Enjoyment appears at the boundary between boredom and anxiety, when the challenges are just balanced with the person's capacity to act.
as cited by Susan Cain in her book Quiet, The Power of Introverts in a World that Can't Stop Talking.
After months of waiting my turn to read Susan Cain's book Quiet finally arrived this week. Our local library has only one copy and when I first reserved the book there were over 160 people in line in front of me. I guess I'd better complete it during my check-out period!
In her book Cain speaks out in defense of introverts and provides a number of interesting arguments and powerful conclusions related to the importance of introverts in society. My family contains four introverts of varying degrees. My wife and daughter are quite strong introverts. I drift more toward being an ambivert (one with characteristics of both intro- and extroversion), which may be where my son is as well. We all need significant amounts of solitude and our home might strike many as excessively quiet and dull. This used to trouble me. I felt that our home should somehow be more dynamic and exciting. We should “do” more.
Over the past few years I've become much more comfortable with being who we are. In chapter 5 of Cain's book I found affirmation for this. As reflected in the citation at the beginning of this entry, Cain argues that the ideal place for any person, extrovert or introvert, lies in a “sweet spot” where she or he experiences an optimal level of stimulation. This spot will differ from one person to another, and probably differs for most individuals at different times of the day or week or season of life. My son needs a higher level of stimulation than anyone else in our family, which leads at times to conflict as he seeks to interact verbally with the rest of us more than we desire. I also have a higher stimulation level than my wife and daughter, so when I press my wife to do an activity that surpasses her preferred level, she naturally feels uncomfortable or reluctant to engage, although sometimes she will for the sake of relationship.
In order to find the optimal level of energy and satisfaction, Cain encourages her readers to identify their “sweet spots” and build their environment as much as possible in such a way as to achieve that. I like this idea and can see where I have taken some steps in this direction even before reading her book. I need a quiet place to work, free from major distractions. Thankfully I have been able to create such a place. I also need a certain level of social interaction though. Since it would overwhelm my wife to invite people to the house as often as I might prefer, I must look for other ways of social interaction. We both prefer smaller social settings though, so this works to our advantage. We're very happy to have a small group of friends to our house and tend to avoid large social gatherings, even when we may know a number of people there.
A challenge comes because we all (or at least most of us) live in a social framework and do not have complete control of our environment. We may not have the ability to set up our workspace according to our own preferences. We may be married to someone with a strongly different temperament in terms of introversion and extroversion. Reality compels us to find compromises, but knowing one's personal preferences helps even in such situations. If we don't know what environment we most prefer, we can't seek to make the best allowance for our needs that a given situation allows.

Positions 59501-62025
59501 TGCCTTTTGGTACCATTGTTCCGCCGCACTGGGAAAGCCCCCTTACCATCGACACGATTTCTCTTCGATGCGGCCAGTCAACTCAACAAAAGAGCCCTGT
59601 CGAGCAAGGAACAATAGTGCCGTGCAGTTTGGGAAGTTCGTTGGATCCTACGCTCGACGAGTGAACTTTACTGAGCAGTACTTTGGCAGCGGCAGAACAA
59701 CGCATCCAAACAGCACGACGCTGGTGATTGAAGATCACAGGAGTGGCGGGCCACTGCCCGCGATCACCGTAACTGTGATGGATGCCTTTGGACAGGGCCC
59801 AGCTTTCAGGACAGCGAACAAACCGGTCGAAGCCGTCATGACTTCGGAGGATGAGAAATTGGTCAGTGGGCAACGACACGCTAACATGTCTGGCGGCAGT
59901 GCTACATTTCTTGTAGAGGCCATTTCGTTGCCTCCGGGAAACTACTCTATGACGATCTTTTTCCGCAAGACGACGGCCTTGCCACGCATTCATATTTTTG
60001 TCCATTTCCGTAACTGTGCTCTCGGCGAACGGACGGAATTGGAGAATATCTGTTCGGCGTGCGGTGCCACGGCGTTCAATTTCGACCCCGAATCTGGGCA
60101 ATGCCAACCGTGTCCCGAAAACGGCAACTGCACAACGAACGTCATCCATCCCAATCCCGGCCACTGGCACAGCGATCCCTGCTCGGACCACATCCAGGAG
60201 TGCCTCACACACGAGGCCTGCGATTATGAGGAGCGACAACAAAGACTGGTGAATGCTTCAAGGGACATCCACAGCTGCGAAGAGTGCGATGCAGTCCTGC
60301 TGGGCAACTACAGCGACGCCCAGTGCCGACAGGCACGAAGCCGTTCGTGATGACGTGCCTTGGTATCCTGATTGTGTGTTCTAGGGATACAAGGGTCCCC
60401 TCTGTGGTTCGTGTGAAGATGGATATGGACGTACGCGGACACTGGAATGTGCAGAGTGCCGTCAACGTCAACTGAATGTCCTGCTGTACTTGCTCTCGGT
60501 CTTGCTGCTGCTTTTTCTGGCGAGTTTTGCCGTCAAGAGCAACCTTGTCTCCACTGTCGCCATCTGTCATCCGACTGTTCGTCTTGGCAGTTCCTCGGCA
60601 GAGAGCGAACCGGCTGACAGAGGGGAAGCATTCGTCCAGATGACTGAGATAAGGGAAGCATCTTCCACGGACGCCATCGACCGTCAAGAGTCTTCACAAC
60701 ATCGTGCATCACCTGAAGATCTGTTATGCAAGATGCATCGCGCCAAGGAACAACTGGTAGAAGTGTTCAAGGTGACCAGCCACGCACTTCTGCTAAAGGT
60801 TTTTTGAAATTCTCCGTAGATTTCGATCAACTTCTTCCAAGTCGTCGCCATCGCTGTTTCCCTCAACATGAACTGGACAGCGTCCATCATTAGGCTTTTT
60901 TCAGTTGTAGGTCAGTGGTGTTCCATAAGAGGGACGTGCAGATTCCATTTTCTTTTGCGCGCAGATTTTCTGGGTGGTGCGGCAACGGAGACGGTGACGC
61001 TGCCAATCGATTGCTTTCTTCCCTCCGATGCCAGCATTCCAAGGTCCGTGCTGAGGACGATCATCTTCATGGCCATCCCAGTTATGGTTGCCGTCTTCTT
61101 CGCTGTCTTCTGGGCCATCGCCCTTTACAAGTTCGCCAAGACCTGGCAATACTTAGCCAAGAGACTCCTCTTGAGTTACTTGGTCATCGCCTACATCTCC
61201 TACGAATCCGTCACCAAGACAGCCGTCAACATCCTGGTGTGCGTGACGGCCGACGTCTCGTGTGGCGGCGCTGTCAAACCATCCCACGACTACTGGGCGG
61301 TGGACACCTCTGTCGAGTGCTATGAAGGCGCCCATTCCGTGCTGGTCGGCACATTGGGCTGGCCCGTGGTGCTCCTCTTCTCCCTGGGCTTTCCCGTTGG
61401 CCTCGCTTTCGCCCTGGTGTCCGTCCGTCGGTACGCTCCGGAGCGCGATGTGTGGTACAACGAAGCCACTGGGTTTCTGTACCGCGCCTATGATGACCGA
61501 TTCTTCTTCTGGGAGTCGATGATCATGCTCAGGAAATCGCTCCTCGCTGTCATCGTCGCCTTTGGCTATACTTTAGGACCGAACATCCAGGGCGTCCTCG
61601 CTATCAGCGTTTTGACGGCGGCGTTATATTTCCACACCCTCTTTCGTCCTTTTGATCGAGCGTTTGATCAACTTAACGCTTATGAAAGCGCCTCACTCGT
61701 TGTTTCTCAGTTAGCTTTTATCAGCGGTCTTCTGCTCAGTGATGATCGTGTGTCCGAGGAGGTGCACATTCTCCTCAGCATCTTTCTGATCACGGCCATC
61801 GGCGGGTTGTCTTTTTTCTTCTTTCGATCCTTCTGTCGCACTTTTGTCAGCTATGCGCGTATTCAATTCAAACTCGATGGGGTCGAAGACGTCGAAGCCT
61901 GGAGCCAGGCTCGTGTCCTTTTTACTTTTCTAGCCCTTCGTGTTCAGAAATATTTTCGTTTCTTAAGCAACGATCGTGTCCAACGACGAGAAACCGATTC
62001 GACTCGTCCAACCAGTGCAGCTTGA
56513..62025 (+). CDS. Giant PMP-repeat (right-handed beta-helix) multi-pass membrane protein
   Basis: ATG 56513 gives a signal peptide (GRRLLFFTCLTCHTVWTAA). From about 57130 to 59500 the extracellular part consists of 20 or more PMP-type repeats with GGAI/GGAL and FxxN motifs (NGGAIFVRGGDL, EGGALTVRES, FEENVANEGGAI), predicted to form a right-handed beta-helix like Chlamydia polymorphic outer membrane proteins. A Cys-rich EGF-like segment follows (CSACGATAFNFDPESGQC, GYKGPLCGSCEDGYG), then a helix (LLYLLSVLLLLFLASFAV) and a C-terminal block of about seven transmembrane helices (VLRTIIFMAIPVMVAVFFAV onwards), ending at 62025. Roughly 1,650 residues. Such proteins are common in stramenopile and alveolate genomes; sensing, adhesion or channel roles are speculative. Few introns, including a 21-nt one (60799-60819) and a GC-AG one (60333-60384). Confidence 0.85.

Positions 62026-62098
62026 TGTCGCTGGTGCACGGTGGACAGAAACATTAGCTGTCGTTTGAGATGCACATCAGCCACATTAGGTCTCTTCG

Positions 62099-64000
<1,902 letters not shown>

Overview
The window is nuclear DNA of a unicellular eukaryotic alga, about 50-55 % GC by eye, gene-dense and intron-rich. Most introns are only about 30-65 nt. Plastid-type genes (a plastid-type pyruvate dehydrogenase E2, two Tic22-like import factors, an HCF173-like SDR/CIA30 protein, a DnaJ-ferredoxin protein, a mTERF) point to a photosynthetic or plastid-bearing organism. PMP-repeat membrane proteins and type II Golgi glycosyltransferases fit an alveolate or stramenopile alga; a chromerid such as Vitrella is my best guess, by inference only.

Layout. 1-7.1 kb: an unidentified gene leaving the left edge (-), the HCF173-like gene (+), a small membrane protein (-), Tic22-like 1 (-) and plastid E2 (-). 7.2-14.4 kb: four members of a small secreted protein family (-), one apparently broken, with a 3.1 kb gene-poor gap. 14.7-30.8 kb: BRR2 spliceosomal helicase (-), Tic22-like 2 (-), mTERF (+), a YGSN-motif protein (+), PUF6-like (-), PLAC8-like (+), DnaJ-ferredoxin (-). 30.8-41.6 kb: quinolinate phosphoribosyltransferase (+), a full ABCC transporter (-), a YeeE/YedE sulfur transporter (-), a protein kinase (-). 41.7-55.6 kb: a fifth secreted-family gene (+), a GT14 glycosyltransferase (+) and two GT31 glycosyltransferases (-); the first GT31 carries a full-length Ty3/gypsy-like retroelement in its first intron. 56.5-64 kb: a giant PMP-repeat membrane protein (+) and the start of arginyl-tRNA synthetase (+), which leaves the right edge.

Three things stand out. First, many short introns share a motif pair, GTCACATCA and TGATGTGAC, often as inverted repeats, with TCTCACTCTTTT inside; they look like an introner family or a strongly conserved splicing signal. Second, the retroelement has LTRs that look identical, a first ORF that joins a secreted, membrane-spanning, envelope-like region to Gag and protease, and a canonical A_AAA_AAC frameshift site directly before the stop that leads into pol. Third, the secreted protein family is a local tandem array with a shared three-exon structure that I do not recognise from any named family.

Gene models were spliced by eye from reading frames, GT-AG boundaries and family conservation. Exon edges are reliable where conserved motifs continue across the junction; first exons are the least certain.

Cain actually touches on the question of how introverts fit within evangelical church culture, with the conclusion that most American evangelical churches don't really seek to accommodate them. Often our churches push us to live as extroverts, to be engaging in social outreach, to be exhuberantly outgoing, to be sharing the Gospel as often as possible. For some people this works very well, but for introverts, no so much. I would like to see our churches making more room for introverts to live their faith in ways consistent with their personalities. This may mean promoting quiet reflection. It means allowing people to find their niche and serve in their strengths, rather than pushing everyone to be an outgoing evangelist. Too often I have found myself asked to fill a role simply because the role needed filled and not because it suited my personality and strengths. I am thankful that our current worship community, while encouraging and inviting people to be engaged, does not adopt a one-size-fits-all model of ministry.
I recognize that there are times at which all of us must stretch ourselves and go beyond our comfort zones. We cannot always be in our “sweet spots.” Sometimes by stretching ourselves we may discover new interests and talents, or find areas that we would like to expand our skills in. Sometimes in the discomfort God may show us aspects of our character that need refining. But on the whole I think we all serve best when we can serve out of the character God has placed in us, whether we are extroverts or introverts, whether we are gifted at construction work or talented in writing and drawing. I am embracing more fully the unique balance of intro- and extroversion that God created in me and learning to live from that. I'm finding it to be a much healthier and happier place.
You can hear some of Cain's key conclusions in this TED video: